We all know that quality matters, especially when choosing a new faucet. But it’s not always true that you get what you pay for, and sometimes, even something suspiciously cheap can end up being a great deal. So how can you know what to pick? The answer is simple (albeit a bit boring): do the research!

Some questions to ask, regardless of price:

Example of a parts breakdown for a Valley faucet1. Can you find repair parts? All faucets need repair eventually, and unless you plan on simply replacing your faucet when it begins to leak, you’ll need to know you can get the parts to fix it. This doesn’t necessarily mean you have to be able to find them everywhere, but you need to have a reliable source. Online plumbing supply retailers are good if they’ve been around for a significant amount of time and offer parts for the faucets they carry. If you can’t easily find repair parts for a given faucet, look for another one.

2. Does the retailer know anything about the brand or manufacturer? Store brands can be acceptable, but if you can’t find who makes it, much less a customer service number, there probably isn’t going to be a lot of support if you encounter problems.

3. What’s it made out of? While brass has historically been the metal of choice for quality faucet manufacturers, it’s not the only option out there. With changes in lead-content laws, more stainless steel construction is hitting the market. Some manufacturers are lining the waterways with plastic, or using different supply lines. Make sure you know what you’re getting, especially if you’re ordering online.

4. Does it meet the regulations in your area? As mentioned, the low-lead and Victorian-style faucet by Elements of Designwater-conservation regulations for potable waterways are changing, which means that faucets may have to meet new criteria to be installed. Getting the “perfect” faucet off an auction site could result in your plumber telling you they aren’t allowed to install the gorgeous piece of plumbing you painstakingly selected. Make sure you know what you need – and that you’re actually getting it – to avoid wasting time and money.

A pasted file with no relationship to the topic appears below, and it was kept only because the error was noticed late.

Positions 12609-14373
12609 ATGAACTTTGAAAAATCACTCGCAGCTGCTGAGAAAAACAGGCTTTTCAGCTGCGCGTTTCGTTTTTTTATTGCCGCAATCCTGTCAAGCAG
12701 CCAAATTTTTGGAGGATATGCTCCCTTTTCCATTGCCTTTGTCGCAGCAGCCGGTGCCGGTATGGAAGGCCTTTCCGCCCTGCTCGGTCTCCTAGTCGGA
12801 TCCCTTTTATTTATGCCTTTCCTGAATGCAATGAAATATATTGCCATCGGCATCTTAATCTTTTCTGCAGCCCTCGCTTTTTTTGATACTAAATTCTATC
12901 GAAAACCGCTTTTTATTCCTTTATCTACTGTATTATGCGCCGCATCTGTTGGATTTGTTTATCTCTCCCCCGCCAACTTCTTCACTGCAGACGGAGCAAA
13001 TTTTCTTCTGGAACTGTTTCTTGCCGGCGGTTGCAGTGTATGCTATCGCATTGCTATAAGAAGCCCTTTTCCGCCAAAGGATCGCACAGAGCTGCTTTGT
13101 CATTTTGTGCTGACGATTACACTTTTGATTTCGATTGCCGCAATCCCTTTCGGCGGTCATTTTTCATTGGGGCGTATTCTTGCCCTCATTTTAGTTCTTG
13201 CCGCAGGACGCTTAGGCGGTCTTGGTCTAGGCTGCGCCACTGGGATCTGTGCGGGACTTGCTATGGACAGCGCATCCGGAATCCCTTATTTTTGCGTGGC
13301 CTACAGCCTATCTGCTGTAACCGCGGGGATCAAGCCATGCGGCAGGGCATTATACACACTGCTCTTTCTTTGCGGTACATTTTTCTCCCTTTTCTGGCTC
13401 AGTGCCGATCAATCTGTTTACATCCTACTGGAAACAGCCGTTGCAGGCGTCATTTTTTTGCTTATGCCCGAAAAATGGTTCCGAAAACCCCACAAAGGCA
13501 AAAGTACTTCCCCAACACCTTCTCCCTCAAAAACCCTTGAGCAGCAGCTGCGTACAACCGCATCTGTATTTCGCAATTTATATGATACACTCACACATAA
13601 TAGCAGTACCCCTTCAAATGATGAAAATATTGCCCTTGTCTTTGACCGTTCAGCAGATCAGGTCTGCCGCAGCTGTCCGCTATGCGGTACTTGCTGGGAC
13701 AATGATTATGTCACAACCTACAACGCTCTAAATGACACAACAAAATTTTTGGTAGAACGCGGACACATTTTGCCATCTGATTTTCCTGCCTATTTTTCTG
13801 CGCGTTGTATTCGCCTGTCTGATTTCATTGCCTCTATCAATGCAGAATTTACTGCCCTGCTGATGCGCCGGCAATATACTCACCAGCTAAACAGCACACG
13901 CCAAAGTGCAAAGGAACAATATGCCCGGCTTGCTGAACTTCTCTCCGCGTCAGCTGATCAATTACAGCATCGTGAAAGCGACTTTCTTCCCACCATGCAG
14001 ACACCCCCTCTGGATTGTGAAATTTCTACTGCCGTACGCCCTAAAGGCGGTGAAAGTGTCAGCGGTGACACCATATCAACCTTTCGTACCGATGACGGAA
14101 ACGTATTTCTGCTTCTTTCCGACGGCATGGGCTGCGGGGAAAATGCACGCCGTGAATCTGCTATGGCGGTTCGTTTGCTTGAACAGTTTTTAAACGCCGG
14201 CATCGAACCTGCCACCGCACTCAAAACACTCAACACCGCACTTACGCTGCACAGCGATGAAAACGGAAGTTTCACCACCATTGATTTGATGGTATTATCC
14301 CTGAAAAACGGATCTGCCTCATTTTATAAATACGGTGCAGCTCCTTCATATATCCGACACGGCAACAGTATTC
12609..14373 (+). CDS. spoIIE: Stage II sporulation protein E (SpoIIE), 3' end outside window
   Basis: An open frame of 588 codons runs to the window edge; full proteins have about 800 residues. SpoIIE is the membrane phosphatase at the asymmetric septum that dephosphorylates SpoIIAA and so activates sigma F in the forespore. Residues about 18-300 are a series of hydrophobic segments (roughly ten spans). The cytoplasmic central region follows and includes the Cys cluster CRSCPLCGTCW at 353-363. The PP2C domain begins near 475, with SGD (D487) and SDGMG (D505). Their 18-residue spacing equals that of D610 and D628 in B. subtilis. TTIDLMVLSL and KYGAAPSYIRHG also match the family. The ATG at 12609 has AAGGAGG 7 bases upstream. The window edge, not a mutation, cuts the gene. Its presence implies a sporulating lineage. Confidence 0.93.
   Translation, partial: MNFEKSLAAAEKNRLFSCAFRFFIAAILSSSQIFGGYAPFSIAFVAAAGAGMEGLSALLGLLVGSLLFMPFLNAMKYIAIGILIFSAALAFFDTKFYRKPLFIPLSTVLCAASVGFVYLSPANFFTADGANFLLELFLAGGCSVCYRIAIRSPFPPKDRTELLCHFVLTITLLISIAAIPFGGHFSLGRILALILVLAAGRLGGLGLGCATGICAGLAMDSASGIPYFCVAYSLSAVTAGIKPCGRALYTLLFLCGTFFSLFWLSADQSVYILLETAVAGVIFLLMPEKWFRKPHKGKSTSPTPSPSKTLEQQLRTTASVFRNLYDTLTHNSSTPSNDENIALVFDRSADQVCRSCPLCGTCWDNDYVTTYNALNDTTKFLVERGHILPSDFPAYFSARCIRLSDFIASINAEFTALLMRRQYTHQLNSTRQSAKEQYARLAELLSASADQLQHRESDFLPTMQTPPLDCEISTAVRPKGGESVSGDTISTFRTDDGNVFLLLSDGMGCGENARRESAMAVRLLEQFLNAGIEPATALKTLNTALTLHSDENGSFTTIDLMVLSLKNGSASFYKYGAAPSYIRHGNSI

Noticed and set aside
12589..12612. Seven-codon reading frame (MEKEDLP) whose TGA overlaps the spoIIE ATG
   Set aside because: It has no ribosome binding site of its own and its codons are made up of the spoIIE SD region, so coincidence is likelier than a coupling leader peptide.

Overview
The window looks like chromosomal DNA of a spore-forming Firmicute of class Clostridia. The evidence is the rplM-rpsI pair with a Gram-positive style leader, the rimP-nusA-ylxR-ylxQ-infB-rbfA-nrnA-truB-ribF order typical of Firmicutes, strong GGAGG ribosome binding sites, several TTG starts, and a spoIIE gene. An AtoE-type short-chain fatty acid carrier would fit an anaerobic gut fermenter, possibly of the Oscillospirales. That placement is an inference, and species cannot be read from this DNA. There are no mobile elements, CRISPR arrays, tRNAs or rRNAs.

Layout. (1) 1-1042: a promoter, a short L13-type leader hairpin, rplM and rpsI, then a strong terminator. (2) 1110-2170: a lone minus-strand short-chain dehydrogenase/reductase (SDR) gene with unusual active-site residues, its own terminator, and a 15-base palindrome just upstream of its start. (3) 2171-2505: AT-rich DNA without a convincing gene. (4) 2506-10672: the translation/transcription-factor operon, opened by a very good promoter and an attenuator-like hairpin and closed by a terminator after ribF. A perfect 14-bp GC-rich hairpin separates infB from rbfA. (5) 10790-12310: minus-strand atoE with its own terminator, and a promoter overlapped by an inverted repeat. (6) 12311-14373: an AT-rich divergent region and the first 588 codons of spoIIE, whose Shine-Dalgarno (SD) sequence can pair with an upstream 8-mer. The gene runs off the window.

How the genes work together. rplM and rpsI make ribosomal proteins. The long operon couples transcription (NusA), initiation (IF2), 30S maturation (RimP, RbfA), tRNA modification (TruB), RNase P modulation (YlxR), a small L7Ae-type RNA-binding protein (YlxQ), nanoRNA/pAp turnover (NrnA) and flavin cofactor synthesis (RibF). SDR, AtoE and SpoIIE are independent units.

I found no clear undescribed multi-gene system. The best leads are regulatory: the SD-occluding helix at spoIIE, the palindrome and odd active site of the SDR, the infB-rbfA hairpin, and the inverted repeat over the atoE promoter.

5. What’s the warranty? Many cheaply made faucets have little to no warranty, while some expensive faucets have warranty requirements that make it worthless. Some warranties cover only the original owner and require receipts, while some cover the product regardless of who has it. Always read the warranty and try to go with something reasonable. This is especially important if you have water quality issues or want designer finishes.

Here's one lovely bar faucet by Danze, shown in oil-rubbed Bronze6. Is it worth it to you? If you’re planning on remodeling within a few years, “good” might actually mean “good enough”, making a run-of-the-mill faucet the ideal choice. If you’re looking to sell in the near-future, that expensive one you’ve been dreaming about could be a selling point, justifying the extra expense. Maybe you’re staying put, and found the perfect look, with the perfect warranty, easily available repair parts, and a service center around the corner just in case. But if it’s way beyond what you planned to pay, is it worth it? Perhaps! Whether your budget is unlimited or on a shoestring, the most important thing is to be totally comfortable with your choice: faucets are focal points wherever they are, and you’ll be forced to face your decision each and every day.

We’ve seen some quality faucets at low prices, and we’ve seen some expensive faucets that many people complained about. Don’t let price discourage you either way. If you know exactly what you’re getting and why you want it, you’ll be happy with whatever you choose!

Now we would like to hear from you… what are the best/worst faucets you’ve installed or even just used?

1 Comment

  1. Sarah Smith

    I need to get a new faucet for my bathroom. Thanks for the advice about getting a faucet with easily accessible spare parts in case it needs repairs. Another thing to do is to have a professional plumber install the faucet that is also willing and available to do repairs on it.

    Reply

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